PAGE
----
The topic of blockchains, and in particular that of permissioned blockchains, has rapidly gained interest in both the industrial and the research communities in recent years. It particularly pertains to situations where trust among several parties that are about to do business together is difficult to establish (e.g., due to organizational, financial, or timing reasons) or impossible to establish at all. A blockchain is a decentralized, distributed ledger that consists of immutable blocks containing transactions that can be accessed by any party, and that provides trust via replication over all nodes and an agreed-upon execution order of the transactions. Of particular interest are permissioned blockchains in which the associated parties are known and authenticated, yet still do not fully trust each other.

Many applications have shown interest in the concept of blockchains, since the situation just described applies to many real-world scenarios, including (global) supply chains, the Internet of Things, connected cars, manufacturing, banking, and healthcare. As a consequence, a number of players in the IT industry work on a development of the technology, and several consortia have been formed to advance the technology across industries, among them Hyperledger and R3. Moreover, a number of companies have released Blockchain-as-a-Service (BaaS) platforms, including IBM, Oracle, Amazon, Baidu, and Alibaba.

The technology has many links into the database community; however, the situation is basically like it was in the database area many years ago, when only a few systems had been released but users were on their own to figure out how to use them effectively. As the seminar has shown, many interesting issues remain to be solved, and there is a wide variety of aspects and research issues currently under investigation. Of these, the following were discussed:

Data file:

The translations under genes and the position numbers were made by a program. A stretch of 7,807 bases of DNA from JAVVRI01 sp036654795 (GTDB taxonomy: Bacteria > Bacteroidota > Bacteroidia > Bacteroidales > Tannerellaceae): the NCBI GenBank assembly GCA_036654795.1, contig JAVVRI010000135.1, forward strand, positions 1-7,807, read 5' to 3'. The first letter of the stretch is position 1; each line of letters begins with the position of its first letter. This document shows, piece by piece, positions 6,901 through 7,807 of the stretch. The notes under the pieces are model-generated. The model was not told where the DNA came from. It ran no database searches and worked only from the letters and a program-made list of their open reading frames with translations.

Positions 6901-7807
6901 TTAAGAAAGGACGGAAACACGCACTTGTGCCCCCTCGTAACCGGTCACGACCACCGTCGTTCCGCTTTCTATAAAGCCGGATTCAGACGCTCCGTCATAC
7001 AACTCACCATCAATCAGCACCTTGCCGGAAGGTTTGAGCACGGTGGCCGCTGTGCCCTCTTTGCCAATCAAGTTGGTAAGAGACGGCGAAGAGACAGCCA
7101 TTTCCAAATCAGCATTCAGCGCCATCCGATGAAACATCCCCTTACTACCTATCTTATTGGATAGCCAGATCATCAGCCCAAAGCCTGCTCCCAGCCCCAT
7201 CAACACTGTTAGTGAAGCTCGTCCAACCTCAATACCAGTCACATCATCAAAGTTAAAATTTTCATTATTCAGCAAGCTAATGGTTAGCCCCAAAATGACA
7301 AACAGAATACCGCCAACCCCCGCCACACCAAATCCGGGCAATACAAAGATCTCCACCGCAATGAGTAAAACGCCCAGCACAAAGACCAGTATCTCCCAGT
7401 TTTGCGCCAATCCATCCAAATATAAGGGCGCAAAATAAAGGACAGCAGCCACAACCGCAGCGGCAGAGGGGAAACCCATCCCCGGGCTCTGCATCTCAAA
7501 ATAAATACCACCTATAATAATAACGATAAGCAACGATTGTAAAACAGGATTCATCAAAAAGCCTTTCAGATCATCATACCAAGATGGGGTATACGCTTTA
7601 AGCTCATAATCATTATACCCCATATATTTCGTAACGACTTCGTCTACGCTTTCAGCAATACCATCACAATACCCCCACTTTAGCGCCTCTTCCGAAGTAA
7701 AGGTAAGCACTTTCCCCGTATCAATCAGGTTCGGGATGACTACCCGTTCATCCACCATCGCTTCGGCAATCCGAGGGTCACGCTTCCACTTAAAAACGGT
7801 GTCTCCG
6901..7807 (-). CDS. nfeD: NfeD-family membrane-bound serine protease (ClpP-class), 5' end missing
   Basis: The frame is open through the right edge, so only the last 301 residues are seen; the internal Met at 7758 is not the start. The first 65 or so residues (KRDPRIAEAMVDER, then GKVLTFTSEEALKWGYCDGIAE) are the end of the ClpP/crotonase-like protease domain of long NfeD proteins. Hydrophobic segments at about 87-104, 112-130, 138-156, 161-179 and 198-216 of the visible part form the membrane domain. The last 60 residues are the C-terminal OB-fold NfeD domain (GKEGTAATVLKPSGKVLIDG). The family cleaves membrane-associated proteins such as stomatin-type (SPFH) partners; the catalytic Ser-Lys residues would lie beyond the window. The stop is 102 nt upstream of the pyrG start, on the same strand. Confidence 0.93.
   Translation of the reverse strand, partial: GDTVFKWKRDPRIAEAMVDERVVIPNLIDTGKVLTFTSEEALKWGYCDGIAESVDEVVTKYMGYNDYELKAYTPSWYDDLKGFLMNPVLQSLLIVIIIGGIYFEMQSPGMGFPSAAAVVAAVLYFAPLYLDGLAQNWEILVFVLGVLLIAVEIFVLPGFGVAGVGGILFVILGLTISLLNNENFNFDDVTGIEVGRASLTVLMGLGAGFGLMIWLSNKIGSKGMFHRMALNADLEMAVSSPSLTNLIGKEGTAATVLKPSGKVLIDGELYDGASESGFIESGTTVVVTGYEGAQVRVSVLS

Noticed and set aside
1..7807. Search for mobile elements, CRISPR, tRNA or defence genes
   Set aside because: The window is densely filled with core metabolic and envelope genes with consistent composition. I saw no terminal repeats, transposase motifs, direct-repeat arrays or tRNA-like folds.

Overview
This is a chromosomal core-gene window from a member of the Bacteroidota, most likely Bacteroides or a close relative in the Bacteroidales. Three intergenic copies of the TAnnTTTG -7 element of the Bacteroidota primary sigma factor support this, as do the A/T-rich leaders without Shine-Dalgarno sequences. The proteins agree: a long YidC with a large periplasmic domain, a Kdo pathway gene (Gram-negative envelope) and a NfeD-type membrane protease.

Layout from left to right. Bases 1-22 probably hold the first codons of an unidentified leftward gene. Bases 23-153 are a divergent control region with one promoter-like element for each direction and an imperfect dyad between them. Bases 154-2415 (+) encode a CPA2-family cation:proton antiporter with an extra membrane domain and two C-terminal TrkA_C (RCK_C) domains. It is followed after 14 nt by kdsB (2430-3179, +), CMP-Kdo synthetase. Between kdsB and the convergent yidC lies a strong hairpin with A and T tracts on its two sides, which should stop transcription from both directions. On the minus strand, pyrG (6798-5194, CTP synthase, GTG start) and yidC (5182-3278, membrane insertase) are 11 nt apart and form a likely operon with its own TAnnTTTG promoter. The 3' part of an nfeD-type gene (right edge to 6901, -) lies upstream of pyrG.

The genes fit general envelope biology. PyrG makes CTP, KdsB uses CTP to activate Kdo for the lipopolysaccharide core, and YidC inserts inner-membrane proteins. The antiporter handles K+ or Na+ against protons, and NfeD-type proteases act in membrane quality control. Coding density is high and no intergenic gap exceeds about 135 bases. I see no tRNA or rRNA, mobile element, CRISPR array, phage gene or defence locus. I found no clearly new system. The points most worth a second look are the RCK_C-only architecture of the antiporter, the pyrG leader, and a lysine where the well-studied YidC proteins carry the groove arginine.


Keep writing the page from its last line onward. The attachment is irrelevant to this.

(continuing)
• Blockchain scalability w.r.t. transaction throughput, one of the main roadblocks to business adoption
  • Transaction ordering and endorsement, consensus of transaction commit
  • AAdjustments to the Proof of Work (PoW) consensus mechanism, other optimizations to consensus algorithms (e.g., Byzantine consensus) in the presence of transaction failures and in light of scalability
  • Block validation
  • Languages for smart-contract specification (e.g., Sandcastle SQL and Solidity)
  • Amendments to Hyperledger Fabric, such as channels
  • Cross-chain swaps using hashed timelocks
  • Energy efficiency of blockchain applications
Copyright C. Mohan, Beng Chin Ooi, and Gottfried Vossen

  • Divyakant Agrawal (University of California - Santa Barbara, US) [dblp]
  • Alysson Neves Bessani (University of Lisbon, PT) [dblp]
  • Jeeta Ann Chacko (TU München, DE)
  • Lei Chen (HKUST - Kowloon, HK) [dblp]
  • Mariano P. Consens (University of Toronto, CA) [dblp]
  • Tien Tuan Anh Dinh (Singapore University of Technology and Design, SG) [dblp]
  • Alan Fekete (The University of Sydney, AU) [dblp]
  • Michael J. Franklin (University of Chicago, US) [dblp]
  • Vincent Gramoli (The University of Sydney, AU) [dblp]
  • Krishna P. Gummadi (MPI-SWS - Saarbrücken, DE) [dblp]
  • Michael Huth (Imperial College London, GB) [dblp]
  • Hans-Arno Jacobsen (TUM, DE & Univ. Toronto, CA) [dblp]
  • Murat Kantarcioglu (University of Texas - Dallas, US) [dblp]
  • Srinivasan Keshav (University of Waterloo, CA) [dblp]
  • Shahan Khatchadourian (Toronto, US) [dblp]
  • Dilip Krishnaswamy (Reliance Jio Infocomm Ltd., IN) [dblp]
  • Juho Lindman (University of Gothenburg, SE) [dblp]
  • Eric Lo (The Chinese University of Hong Kong, HK) [dblp]
  • Dumitrel Loghin (National University of Singapore, SG) [dblp]
  • Alexander Löser (Beuth Hochschule für Technik - Berlin, DE) [dblp]
  • Bernhard Mitschang (Universität Stuttgart, DE) [dblp]
  • C. Mohan (IBM Almaden Center - San Jose, US) [dblp]
  • Hart Montgomery (Fujitsu Labs of America Inc. - Sunnyvale, US) [dblp]
  • Pezhman Nasirifard (TU München, DE) [dblp]
  • Beng Chin Ooi (National University of Singapore, SG) [dblp]
  • Torben Bach Pedersen (Aalborg University, DK) [dblp]
  • Dennis Przytarski (Universität Stuttgart, DE)
  • PingCheng Ruan (National University of Singapore, SG) [dblp]
  • Gabriela Ruberg (Banco Central do Brasil - Rio de Janeiro, BR) [dblp]
  • Mohammad Sadoghi Hamedani (University of California - Davis, US) [dblp]
  • Yong Tang (Univ. of Electronic Science &Technology - Chengdu, CN) [dblp]
  • Gottfried Vossen (Universität Münster, DE) [dblp]
  • Li Xiong (Emory University - Atlanta, US) [dblp]
  • Feida Zhu (SMU - Singapore, SG) [dblp]

  • data bases / information retrieval
  • security / cryptology
  • world wide web / internet

  • blockchain technology
  • distributed systems
  • smart contracts
  • database systems
  • data science
  • privacy
  • cryptocurrency